The Hardy Motor Boat Owners Club Message Board.
Message board > Engines > auxiliary power brackets
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Message 1 of 6
Posted by member ian stewart on Thursday 27 April 2017
Message 2 of 6
Posted by member Clive ffitch on Sunday 30 April 2017
We used one of the Force 4 brackets - make sure you use one that takes the weight of your auxiliary engine correctly. We spectacularly failed at that first time round! Check out my website for some useful pics...
http://www.photofilecornwall.co.uk/cornwall-xfiles/motorboating/hardy-family-pilot-adele-mods-2.htm (probably need to copy/paste to browser).
The brackets we used were all 95mm horizontal pitch holes, so could well be a standard. The vertical holes matched the original, though we did move bracket positions up/down to suit, which meant a couple of extra holes drilled, and staggered bracket position.
The bracket we finally used was Force 4 Part 630029 Ali bracket up to 20HP/35kg - perfectly matched for our Tohatsu 6HP, currently £99.95.
Message 3 of 6
Posted by member Simon Kidd on Sunday 7 May 2017
The type of bracket Clive has fitted is the common type, I fitted one to my old Navigator - just make sure you have enough room to allow the outboard to be tilted up if you're leaving the engine on.
Years ago Dad had a Navigator and kept the spare engine in the cockpit, the bracket he had was the removable type usually used in Wayfarer Dinghies - it was a neat little unit.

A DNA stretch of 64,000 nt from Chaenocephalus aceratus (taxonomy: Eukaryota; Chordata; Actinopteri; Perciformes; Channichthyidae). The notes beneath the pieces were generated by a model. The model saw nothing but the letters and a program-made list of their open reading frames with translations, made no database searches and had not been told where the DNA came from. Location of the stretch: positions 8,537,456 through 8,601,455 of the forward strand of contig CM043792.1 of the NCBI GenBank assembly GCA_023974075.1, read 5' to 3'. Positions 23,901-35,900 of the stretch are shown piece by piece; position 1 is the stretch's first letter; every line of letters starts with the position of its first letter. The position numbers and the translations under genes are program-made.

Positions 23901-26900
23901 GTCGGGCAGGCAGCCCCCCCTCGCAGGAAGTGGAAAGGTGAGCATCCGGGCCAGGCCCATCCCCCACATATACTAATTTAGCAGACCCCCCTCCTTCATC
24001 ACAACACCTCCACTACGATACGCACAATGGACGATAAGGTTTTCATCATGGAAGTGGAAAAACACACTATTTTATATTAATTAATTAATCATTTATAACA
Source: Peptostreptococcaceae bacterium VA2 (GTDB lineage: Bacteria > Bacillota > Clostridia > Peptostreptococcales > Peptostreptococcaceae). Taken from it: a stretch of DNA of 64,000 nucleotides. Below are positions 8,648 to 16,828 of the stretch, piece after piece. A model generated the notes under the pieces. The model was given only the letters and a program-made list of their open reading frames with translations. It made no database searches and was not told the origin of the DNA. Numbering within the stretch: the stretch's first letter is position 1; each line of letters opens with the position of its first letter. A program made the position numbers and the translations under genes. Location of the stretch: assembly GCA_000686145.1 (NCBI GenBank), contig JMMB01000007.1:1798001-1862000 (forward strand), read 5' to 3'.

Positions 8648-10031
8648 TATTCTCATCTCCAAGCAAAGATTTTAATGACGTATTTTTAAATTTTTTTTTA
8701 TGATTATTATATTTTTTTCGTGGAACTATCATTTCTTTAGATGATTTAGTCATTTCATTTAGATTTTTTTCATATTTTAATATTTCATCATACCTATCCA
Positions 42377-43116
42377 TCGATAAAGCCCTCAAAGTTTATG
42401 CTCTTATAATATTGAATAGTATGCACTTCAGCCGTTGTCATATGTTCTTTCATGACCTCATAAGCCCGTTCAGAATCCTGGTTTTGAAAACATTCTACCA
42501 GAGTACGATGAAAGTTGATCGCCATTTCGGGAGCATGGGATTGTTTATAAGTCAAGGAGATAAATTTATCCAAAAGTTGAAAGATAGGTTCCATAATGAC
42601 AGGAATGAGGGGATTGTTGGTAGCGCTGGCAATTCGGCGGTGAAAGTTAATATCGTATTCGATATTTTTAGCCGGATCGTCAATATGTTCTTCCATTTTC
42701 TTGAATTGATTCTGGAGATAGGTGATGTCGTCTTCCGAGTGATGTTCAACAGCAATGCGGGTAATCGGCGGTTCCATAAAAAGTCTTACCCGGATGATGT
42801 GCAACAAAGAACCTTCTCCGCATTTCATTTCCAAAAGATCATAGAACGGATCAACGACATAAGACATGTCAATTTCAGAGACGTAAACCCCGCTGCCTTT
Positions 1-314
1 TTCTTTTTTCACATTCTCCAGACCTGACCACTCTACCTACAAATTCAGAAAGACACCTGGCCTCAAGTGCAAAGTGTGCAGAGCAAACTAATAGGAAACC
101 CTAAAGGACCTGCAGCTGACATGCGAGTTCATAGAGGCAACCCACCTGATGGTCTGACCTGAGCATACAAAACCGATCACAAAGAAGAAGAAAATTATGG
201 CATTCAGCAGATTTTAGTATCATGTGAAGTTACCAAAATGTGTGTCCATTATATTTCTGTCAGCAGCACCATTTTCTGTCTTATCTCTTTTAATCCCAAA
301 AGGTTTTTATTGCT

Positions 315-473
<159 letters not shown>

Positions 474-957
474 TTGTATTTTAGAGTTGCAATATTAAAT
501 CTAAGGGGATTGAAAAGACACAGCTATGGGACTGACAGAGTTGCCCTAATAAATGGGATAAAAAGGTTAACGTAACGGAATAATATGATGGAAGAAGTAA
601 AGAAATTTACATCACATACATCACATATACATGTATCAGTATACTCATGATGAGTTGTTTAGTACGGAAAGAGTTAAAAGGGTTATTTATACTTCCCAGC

Make sure the transom is well reinforced using plywood and over laminations on the inside of the transom to provide plenty of strength - otherwise you will suffer flexing of the hull moulding when the Aux engine is used.
Message 4 of 6
Posted by member ian stewart on Monday 8 May 2017
Message 5 of 6
Posted by member Clive ffitch on Tuesday 9 May 2017
Good point re tilt of engine! We can achieve the "shallow water" tilt position of the engine when up, and with the engine turned slightly. This keeps the skeg a few inches above the water OK, but ideally I would like it higher. With cockpit coamings and cockpit covers, this is quite difficult to achieve on a Pilot.
Just another thought - locking the outboard on for security is also a factor - the OB bracket we use would not accommodate the standard secure OB tube type lock you can buy, because in the up position, the tilt arm gets in way of the line of the OB clamps. We get round this by using a strong motor-cycle cable lock through the rope fender eyebolt. Though whatever lock you use, it will never be 100% secure, as something somewhere can probably be unbolted or cut with any OB bracket you care to use!
It really is a minefield of measurements to get the bracket style and position for your own specific installation - and outboard leg length! Somewhat bitter cold comfort I'm afraid! I'm always looking at what everybody else does!
Message 6 of 6
Posted by member Simon Kidd on Tuesday 9 May 2017
Your description reminds me of the woes of getting Hauley's bracket set up correctly. Oh the nightmares, you're brought it all back to me.
Ian, Clives comments above are very valid. I would strongly suggest "offering up" the engine and bracket to check the fit with the engine fully tilted etc. On Hauley, I ended up fitting a larger pad on the bracket to essentially "push" the bracket a few inches astern and up (because i didn't do this testing before fitting the bracket), thus allowing the outboard to clear the transom when fully tilted, and allow the lower unit of the longshaft Yamaha 6hp Fourstroke to clear the water when underway. I used a Yamaha Screw clamp lock kit which just fitted.
I have attached a photo that should just about show the installation on Hauley.